A Guide to Modula-2 by Kaare Christian

By Kaare Christian

Modula-2 is a straightforward but strong programming language that's compatible for a large choice of functions. it's in line with Pascal, a profitable programming language that used to be brought in 1970 via Niklaus Wirth. through the 1970's Pascal turned the main greatly taught programming language and it received reputation in technology and undefined. In 1980 Dr. Wirth published the Modula-2 software­ ming language. Modula-2 is an evolution of Pascal. It improves at the successes of Pascal whereas including the MODULE - a device for ex­ urgent the relatives among the key components of courses. In advert­ dition Modula-2 includes low-level beneficial properties for platforms application­ ming and coroutines for concurrent programming. Programming languages are very important simply because they're used to specific principles. a few programming languages are so constrained that convinced principles cannot be simply expressed. for instance languages that lac ok floating element mathematics are irrelevant for clinical com­ putations. Languages akin to simple and Fortran that lack recur­ sion are improper for textual content processing or platforms programming. occasionally a programming language is useable for a undeniable appli­ cation however it is way from perfect. an exceptional instance is the trouble of writing huge courses in natural Pascal. Pascal is a terrible language for giant jobs since it lacks amenities for partitioning a application viii Preface 6< ; ~~~~er zero\ Sheet steel Tube /" zero (to Affix Eraser to Shaft) ~ hole wood Shaft A Lead middle determine 1. An exploded diagram. into separate items that may be constructed independently.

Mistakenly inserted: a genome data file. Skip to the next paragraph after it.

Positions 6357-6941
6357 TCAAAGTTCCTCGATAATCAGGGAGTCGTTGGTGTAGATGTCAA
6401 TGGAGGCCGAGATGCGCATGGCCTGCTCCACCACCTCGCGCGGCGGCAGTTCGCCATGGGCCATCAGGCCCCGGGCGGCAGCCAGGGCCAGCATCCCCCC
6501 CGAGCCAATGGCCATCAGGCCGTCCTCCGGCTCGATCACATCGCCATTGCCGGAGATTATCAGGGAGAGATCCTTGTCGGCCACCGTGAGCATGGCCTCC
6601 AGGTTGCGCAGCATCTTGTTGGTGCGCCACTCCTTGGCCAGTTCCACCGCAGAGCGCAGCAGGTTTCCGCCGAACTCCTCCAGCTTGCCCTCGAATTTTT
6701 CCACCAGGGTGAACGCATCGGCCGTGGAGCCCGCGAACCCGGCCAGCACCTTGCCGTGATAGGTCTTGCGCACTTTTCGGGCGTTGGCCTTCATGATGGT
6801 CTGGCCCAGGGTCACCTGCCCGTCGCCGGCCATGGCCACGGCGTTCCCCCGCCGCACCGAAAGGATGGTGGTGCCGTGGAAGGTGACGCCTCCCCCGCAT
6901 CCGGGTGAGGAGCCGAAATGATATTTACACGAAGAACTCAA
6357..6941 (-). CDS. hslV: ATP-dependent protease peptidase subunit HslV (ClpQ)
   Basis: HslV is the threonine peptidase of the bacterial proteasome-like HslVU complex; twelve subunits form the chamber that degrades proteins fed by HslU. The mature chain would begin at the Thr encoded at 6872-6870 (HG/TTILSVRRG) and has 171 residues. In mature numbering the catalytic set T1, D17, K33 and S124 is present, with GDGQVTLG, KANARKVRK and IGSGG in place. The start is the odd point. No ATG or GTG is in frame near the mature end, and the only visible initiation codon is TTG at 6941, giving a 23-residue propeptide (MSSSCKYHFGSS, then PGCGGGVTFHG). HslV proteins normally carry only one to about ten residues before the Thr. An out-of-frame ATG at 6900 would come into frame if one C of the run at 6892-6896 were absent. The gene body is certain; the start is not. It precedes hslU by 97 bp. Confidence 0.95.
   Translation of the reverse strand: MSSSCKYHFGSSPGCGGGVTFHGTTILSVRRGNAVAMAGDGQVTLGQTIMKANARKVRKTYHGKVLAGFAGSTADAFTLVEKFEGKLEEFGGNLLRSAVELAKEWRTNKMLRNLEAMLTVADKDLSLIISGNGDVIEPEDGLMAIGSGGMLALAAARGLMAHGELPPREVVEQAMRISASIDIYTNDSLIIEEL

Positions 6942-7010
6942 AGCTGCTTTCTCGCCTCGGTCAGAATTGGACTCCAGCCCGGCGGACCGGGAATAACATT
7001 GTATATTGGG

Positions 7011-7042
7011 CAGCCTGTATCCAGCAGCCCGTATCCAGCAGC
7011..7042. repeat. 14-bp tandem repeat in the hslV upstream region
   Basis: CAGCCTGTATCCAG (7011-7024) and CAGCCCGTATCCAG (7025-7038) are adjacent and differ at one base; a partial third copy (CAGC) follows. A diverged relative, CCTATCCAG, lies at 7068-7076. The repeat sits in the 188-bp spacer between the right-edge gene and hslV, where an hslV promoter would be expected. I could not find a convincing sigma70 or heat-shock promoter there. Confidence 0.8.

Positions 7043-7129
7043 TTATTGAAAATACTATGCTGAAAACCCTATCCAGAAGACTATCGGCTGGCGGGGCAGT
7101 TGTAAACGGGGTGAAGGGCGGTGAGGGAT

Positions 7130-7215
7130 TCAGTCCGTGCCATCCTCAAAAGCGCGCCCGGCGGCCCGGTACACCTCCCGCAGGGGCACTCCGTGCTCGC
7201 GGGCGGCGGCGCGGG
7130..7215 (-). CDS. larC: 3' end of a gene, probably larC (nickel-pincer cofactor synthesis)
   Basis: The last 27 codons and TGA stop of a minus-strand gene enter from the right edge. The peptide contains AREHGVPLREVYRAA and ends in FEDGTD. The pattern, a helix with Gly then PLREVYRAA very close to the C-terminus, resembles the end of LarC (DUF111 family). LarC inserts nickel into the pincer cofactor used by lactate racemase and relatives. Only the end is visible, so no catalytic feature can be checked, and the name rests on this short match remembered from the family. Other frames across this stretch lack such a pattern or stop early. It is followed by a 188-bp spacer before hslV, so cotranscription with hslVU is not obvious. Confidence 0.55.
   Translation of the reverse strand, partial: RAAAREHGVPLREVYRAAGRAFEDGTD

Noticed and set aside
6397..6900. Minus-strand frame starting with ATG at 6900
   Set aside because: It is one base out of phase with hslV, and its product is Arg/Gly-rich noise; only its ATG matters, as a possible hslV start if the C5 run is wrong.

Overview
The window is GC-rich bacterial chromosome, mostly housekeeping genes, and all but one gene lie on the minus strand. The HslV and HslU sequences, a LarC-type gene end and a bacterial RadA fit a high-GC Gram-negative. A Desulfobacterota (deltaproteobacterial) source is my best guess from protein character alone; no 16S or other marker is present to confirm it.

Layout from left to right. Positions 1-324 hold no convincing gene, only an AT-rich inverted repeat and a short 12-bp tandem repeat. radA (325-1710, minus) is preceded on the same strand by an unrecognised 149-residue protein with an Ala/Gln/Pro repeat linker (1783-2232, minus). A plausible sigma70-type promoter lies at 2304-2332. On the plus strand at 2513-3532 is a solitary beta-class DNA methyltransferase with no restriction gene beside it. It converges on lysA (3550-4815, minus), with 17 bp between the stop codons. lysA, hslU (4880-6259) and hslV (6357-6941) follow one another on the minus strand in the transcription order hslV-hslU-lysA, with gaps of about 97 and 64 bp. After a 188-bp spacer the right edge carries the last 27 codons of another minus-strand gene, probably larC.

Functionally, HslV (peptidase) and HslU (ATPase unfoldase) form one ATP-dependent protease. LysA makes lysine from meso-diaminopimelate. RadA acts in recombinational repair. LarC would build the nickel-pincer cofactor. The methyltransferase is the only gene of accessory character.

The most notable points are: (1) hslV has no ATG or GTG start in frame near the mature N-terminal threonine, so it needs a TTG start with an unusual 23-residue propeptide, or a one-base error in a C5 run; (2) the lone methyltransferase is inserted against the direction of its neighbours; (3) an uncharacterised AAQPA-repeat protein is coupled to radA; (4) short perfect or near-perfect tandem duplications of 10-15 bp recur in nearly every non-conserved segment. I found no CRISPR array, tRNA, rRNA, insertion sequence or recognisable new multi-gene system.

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2. Modula-2 Reserved Words and Standard Identifiers Modula-2's reserved words are used to mark the major features of the language. All these words have special meanings that will be explained throughout the remainder of this book. Notice that Modula-2's reserved words are either fully capitalized words or special symbols. Capitalization is important in Modula-2 - the word "and" is not a reserved word but it might be a bad choice for one of your own identifiers because of its confusion with the reserved word AND.

5. Example - The Underline Filter Here is a program that shows how items from InOut are used in a small, but useful application. A friend of ours does most of her writing on a small computer connected to a slow, cheap printer. This particular printer has few "features," but it is capable of underlining. If you send this particular printer a special control code (Control-S) it will subsequently underline the text that it receives. When the printer receives another Control-S it reverts to normal print mode.

Comments often are used as headings * ******** ***** *** **** ** ******** *) Nested comments exist when one comment encloses another. Thus a large section of code can be logically removed from a program by placing it inside comment braces. This works in Modula-2 even if the code already contains comments. Part I. 26 (* Example 1. 3. If you were using a language in which comments did not nest, how would you "comment out" the following FOR loop? (* Example 1. 21 *) (* Print a brief table of squares *) FOR I := 0 TO 9 DO WriteCard(I*I,4) (* Note that I is squared *) END; (Remember that in Modula-2 comments do nest.

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